A former KGB spy turned Russian billionaire businessman buying London’s only paid-for daily newspaper sounds pretty far fetched.
But if you look back at the recent history of UK media ownership, exotic ownership of our national newspaper titles is nothing new.
An Australian bought The Times, Sun and News of the World; a businessman who made his money out of porn bought the Express titles and a Canadian who later turned out to be an out-and-out crook once bought the Telegraph.
News of a possible injection of cash and attention from Alexander Lebedev could be a lifeline for the Standard – which has seemed to be on borrowed time since the outbreak of the daily free newspaper war in London in 2006.
That battle has led to a big acceleration in both financial losses and circulation decline for the Standard.
In September 2006 – when News International launched thelondonpaper and the Standard brought out rival London Lite – the Evening Standard had a paid-for sale, minus bulks, of 238,952.
Two years later its paid-for sale had dropped to 171,313.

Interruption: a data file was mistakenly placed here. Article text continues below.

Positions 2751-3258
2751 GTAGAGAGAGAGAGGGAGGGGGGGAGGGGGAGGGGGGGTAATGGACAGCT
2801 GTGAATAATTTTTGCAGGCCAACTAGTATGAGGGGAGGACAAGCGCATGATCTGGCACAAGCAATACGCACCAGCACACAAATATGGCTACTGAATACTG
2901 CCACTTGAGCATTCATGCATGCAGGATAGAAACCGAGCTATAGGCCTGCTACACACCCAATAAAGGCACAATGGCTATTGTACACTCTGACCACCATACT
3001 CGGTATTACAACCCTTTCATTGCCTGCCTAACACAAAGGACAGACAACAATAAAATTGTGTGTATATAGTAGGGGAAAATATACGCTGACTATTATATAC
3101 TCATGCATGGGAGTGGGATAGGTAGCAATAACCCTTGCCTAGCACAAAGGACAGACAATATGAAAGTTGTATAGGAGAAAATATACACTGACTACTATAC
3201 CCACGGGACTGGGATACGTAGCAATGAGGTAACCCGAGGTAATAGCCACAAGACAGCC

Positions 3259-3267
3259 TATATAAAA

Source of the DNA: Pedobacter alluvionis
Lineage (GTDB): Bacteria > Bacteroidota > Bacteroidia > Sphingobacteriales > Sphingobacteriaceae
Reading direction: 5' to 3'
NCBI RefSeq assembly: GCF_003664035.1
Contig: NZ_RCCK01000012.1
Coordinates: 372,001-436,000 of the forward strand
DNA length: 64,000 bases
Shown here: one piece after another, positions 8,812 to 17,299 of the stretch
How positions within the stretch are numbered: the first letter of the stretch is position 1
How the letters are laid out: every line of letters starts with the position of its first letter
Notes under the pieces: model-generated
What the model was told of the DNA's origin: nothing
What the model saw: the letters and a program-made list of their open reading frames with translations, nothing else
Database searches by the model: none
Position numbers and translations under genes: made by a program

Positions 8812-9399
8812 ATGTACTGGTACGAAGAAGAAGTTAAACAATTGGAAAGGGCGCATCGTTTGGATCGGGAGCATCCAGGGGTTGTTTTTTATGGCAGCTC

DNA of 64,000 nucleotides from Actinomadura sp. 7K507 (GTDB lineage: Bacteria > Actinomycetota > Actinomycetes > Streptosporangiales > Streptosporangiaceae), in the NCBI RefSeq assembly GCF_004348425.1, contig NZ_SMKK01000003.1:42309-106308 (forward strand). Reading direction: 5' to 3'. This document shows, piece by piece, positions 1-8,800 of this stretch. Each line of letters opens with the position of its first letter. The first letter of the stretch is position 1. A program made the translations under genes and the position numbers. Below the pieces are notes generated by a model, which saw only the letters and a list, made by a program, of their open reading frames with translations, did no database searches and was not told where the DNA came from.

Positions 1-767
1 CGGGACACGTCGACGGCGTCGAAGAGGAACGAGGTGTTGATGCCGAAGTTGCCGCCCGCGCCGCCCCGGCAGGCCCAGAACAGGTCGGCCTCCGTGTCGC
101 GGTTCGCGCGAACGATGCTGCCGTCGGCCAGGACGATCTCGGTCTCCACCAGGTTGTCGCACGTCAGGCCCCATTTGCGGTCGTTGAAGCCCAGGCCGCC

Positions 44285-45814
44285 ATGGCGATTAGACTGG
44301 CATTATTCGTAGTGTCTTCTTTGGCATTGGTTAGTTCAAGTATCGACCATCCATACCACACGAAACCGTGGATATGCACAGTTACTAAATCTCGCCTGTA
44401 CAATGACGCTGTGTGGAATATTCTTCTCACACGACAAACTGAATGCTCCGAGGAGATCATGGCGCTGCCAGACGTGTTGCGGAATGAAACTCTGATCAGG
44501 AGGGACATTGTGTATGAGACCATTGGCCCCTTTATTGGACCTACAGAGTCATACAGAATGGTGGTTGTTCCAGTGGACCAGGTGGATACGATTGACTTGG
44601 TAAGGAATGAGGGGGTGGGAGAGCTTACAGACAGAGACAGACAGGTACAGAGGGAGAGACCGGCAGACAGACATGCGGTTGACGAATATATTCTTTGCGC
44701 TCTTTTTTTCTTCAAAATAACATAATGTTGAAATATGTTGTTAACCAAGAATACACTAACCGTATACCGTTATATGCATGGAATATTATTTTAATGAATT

Lebedev told the Guardian yesterday that there would be ‘zero’interference in editorial at the Standard under his ownership.
But he also said he would like to set up an editorial board comprising global luminaries such as Tony Blair and Mikhail Gorbachev and hinted that he would take the paper to left, free of the control of editor-in-chief Paul Dacre.
New proprietors always say they won’t interfere with editorial – but this rarely turns out to be the case in the national press. Why else is he buying the paper? It certainly isn’t for its huge money-making potential.
The Standard has been loss-making for many years and seems unlikely to turn that position around in the near future. According to the FT it loses up to £20m a year.
Lebedev has some form as a newspaper proprietor and the fact that he is part-owner of one of Russia’s last dissenting media voices – the Novaya Gazeta newspaper – counts in his favour.
If this deal goes ahead it seems likely that this won’t be the last major change in media ownership this year – as big media is buffeted by the accelerating rate of change brought about by online and by plunging advertising.
Both these factors are conspiring to make it more and more unattractive to purely financially motivated investors.
So perhaps more news organisations will be bought by people who want to own them for reasons of politics, propaganda or even pride – rather than purely as instruments to make money.
The News International titles, Guardian News and Media and arguably Telegraph Media Group all arguably fall into the former category.
But the ownerships of the FT, Independent, Mirror and Express titles are in the latter and could, potentially, be up for grabs.